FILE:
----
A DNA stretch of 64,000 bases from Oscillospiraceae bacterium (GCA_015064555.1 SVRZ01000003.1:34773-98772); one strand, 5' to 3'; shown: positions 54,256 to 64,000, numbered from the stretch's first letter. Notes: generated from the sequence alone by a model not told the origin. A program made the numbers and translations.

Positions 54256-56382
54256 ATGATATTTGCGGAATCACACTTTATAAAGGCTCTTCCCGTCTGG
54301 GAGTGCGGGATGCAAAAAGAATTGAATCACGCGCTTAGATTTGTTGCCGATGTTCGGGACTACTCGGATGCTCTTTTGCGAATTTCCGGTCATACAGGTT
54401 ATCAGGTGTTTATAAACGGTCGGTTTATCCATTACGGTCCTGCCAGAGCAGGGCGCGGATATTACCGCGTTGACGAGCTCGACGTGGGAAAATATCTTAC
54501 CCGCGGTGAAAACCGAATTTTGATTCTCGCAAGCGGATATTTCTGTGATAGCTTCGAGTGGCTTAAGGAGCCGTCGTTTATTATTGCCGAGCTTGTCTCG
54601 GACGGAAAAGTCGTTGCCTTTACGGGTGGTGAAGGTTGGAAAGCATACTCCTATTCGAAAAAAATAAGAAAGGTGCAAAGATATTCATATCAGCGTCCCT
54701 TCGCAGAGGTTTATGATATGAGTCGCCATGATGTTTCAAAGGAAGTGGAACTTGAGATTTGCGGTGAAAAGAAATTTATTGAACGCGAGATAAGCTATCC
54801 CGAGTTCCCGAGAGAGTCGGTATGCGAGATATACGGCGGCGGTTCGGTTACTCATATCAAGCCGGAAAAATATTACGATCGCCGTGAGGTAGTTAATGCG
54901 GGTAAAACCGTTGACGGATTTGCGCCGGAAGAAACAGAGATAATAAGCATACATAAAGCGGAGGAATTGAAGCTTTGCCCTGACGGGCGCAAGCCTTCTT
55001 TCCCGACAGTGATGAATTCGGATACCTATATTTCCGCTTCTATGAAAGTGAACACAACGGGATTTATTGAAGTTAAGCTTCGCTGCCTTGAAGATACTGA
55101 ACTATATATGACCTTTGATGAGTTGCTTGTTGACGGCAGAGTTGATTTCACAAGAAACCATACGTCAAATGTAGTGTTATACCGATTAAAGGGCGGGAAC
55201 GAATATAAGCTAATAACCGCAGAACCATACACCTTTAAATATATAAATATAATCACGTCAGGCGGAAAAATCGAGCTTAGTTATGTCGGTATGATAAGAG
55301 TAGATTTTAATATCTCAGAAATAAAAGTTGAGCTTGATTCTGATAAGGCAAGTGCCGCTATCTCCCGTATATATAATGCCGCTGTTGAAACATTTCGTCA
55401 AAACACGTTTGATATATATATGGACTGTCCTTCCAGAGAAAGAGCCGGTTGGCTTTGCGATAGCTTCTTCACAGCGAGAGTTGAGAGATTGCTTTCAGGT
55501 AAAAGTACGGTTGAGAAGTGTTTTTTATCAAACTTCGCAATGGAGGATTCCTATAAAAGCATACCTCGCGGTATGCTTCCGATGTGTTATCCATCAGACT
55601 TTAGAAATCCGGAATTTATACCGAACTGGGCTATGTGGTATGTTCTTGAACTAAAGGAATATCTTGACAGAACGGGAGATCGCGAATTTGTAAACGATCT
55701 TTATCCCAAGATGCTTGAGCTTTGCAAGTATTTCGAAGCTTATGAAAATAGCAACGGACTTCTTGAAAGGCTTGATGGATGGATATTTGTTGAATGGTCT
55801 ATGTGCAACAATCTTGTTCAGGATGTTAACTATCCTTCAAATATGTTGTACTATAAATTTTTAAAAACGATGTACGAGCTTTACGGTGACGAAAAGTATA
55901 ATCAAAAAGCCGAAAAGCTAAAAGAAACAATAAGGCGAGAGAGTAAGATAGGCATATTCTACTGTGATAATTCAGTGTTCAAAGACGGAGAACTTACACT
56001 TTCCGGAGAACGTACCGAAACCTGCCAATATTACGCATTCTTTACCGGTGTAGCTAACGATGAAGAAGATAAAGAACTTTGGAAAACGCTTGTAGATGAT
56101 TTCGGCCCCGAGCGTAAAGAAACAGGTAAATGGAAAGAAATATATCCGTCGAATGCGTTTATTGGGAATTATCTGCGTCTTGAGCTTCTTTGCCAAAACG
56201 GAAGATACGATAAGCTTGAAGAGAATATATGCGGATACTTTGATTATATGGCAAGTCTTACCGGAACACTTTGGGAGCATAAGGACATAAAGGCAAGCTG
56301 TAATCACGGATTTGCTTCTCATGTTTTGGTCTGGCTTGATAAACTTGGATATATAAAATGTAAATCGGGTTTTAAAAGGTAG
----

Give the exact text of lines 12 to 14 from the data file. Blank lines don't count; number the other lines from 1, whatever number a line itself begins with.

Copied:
55101 ACTATATATGACCTTTGATGAGTTGCTTGTTGACGGCAGAGTTGATTTCACAAGAAACCATACGTCAAATGTAGTGTTATACCGATTAAAGGGCGGGAAC
55201 GAATATAAGCTAATAACCGCAGAACCATACACCTTTAAATATATAAATATAATCACGTCAGGCGGAAAAATCGAGCTTAGTTATGTCGGTATGATAAGAG
55301 TAGATTTTAATATCTCAGAAATAAAAGTTGAGCTTGATTCTGATAAGGCAAGTGCCGCTATCTCCCGTATATATAATGCCGCTGTTGAAACATTTCGTCA